Leaner, meaner, integrated forces needed as purse strings tightened | India News

NEW DELHI: India needs to go in for leaner, meaner and integrated armed forces, with drastic slashing of non-operational flab and proper inter-service prioritisation of arms procurement, in the backdrop of the government being unable to hike the defence budget in any substantial way year after year.

This is the view of an influential section of the country’s security establishment after the defence outlay last week was pegged at Rs 2.95 lakh crore, representing just a nominal 7.81% hike over the 2017-18 allocation, despite heightened tensions with China and Pakistan.

“There is simply not enough money for defence in face of competing demands for health, education, infrastructure and other civilian needs in the country. The armed forces need to take a call on integration and reducing manpower due to the ballooning revenue expenditure,” said a top official.

As things stand, the revenue expenditure to pay and maintain the manpower-intensive armed forces at 67.3% of the defence budget by far outstrips the capital one for modernisation at 33.7%. Moreover, 70-80% of the capital outlay every year goes for “committed liabilities or installments” for deals inked earlier, leaving very little for new projects.

This means the Army, Navy and IAF continue to grapple with critical operational gaps on several fronts ranging from fighters, helicopters and submarines to howitzers, minesweepers and modern infantry weapons.


“In the 2018-19 budget estimates, the defence ministry already accounts for 33.1% of the central government’s total capital expenditure pegged at Rs 3,00,441 crore. Then, around 45-48% of the revenue expenditure in the defence outlay goes towards pay and allowances,” said another official.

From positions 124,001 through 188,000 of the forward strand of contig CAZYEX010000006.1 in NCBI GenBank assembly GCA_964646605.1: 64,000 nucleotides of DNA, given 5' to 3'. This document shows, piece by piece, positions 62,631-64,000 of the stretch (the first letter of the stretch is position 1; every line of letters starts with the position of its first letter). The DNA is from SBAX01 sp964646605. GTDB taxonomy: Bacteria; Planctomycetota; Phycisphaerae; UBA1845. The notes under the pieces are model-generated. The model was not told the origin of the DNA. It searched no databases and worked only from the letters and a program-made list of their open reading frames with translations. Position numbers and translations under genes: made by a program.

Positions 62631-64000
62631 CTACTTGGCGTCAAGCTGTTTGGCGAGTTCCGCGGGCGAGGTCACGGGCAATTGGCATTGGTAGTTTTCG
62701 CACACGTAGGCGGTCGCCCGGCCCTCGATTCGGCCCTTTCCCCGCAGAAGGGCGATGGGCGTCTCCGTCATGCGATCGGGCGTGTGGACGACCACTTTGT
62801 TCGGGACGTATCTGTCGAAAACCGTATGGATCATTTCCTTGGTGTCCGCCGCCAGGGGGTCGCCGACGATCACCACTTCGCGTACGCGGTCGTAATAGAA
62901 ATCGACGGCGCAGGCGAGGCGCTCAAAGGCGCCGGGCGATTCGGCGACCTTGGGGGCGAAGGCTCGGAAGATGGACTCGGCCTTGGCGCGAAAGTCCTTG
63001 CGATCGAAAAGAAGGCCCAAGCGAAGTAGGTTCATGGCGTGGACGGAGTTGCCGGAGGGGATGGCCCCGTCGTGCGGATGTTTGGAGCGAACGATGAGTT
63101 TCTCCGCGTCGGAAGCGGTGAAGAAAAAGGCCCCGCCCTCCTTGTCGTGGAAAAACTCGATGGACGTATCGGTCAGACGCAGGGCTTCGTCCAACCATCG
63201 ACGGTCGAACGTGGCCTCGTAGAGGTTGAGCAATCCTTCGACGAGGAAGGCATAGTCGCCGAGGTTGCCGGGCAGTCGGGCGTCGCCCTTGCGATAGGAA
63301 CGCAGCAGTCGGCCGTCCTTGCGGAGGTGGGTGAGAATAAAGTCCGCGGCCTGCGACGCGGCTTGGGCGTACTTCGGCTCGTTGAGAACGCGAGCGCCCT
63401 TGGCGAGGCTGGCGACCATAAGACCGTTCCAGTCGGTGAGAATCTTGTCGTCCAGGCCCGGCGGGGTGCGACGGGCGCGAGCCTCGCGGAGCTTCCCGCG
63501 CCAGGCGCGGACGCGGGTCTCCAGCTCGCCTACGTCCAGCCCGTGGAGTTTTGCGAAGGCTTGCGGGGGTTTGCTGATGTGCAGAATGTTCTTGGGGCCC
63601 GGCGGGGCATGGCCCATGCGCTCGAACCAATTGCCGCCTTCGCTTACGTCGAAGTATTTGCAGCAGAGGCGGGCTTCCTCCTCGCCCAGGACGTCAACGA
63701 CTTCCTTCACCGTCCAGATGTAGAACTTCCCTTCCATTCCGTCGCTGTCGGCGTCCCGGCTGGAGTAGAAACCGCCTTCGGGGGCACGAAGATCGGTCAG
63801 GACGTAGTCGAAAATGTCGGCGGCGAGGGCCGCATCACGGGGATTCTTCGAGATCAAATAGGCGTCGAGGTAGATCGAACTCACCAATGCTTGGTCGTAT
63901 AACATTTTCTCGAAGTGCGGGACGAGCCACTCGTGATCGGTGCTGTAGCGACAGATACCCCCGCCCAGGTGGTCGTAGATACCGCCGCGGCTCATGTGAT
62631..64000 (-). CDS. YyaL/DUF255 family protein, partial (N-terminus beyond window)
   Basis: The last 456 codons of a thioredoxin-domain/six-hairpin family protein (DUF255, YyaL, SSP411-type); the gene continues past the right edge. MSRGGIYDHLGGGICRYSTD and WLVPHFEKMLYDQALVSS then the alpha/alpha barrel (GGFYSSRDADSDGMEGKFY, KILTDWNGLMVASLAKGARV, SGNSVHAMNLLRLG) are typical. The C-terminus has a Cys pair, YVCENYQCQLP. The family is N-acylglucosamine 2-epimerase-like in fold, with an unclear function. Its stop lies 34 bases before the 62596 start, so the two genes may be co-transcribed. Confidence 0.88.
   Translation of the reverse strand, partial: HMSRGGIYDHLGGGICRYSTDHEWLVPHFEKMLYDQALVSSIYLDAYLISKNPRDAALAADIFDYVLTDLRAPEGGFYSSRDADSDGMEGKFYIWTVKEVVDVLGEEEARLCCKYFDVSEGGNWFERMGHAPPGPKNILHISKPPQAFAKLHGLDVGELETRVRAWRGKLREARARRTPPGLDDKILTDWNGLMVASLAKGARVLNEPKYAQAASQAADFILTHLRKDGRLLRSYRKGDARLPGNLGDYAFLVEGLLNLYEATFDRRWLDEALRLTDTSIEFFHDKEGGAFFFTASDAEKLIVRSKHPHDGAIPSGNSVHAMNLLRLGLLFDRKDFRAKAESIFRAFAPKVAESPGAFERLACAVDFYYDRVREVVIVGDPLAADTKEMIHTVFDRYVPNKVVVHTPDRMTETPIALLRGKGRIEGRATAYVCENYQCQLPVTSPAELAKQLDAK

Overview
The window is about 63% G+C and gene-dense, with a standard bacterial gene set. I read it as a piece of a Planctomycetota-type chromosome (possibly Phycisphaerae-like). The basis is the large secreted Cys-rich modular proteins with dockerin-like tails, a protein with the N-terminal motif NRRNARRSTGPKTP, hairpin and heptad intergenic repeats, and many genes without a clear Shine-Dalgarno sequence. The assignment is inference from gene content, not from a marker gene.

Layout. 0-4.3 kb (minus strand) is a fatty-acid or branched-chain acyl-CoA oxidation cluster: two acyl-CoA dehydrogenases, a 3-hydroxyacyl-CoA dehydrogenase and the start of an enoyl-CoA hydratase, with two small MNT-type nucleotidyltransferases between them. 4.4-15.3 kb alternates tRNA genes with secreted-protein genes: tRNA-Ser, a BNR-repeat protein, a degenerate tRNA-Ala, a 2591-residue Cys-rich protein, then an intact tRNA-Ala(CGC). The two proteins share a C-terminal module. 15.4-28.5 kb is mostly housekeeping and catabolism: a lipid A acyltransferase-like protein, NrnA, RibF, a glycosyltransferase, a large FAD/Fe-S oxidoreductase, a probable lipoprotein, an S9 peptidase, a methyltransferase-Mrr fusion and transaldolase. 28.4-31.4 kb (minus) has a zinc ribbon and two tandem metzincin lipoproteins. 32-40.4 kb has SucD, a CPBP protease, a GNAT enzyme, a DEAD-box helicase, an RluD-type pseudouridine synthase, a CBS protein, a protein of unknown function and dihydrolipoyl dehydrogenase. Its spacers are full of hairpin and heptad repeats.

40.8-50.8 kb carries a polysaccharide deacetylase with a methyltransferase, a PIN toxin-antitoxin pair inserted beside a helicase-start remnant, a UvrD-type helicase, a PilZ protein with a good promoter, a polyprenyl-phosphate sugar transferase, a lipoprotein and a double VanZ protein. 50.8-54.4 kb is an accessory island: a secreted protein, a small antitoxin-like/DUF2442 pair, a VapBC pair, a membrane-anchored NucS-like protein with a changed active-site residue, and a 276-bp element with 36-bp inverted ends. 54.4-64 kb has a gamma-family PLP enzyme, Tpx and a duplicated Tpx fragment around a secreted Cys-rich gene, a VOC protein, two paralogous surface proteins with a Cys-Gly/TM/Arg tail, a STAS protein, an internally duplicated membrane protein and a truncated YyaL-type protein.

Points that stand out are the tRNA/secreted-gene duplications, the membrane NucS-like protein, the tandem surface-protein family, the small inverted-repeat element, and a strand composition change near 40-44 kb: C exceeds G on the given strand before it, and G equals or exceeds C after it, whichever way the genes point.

The urgent need to improve the teeth-to-tail ratio in the armed forces, which collectively have over 14 lakh personnel, is a no brainer. Similar is the need to go in for integrated logistics as well as more tri-Service commands, which would be more cost-effective as well as train the forces for joint land-air-sea operations. The Army and IAF, after all, have seven sprawling commands each, with the Navy having three.

Army officers, in turn, argue that India will continue to need “adequate boots on the ground” for the foreseeable future, given the long unsettled borders with China and Pakistan as well as relentless counter-insurgency operations in the hinterland.


“The 23-lakh strong Chinese People’s Liberation Army has gone in for a 3 lakh troop cut because of its major upgrade of military technologies and weapon systems. Here, in India, we don’t even have new assault rifles or enough bulletproof jackets and ballistic helmets,” said a serving major general. A small beginning, however, is being made with the phased implementation of 65 recommendations of the Shekatkar Committee report, which includes redeployment of around 57,000 posts of officers, soldiers and defence civilians as well as the closure of 39 military farms by December 2019, as was reported by TOI.

The Shekatkar Committee, incidentally, said the government could save up to Rs 25,000 crore for military modernisation if all its force-restructuring recommendations were implemented over the next five years. But much more clearly needs to be done. There is, for instance, the need to make short-service commission more attractive for officers to keep the armed forces young as well as reduce the ballooning pension bill.

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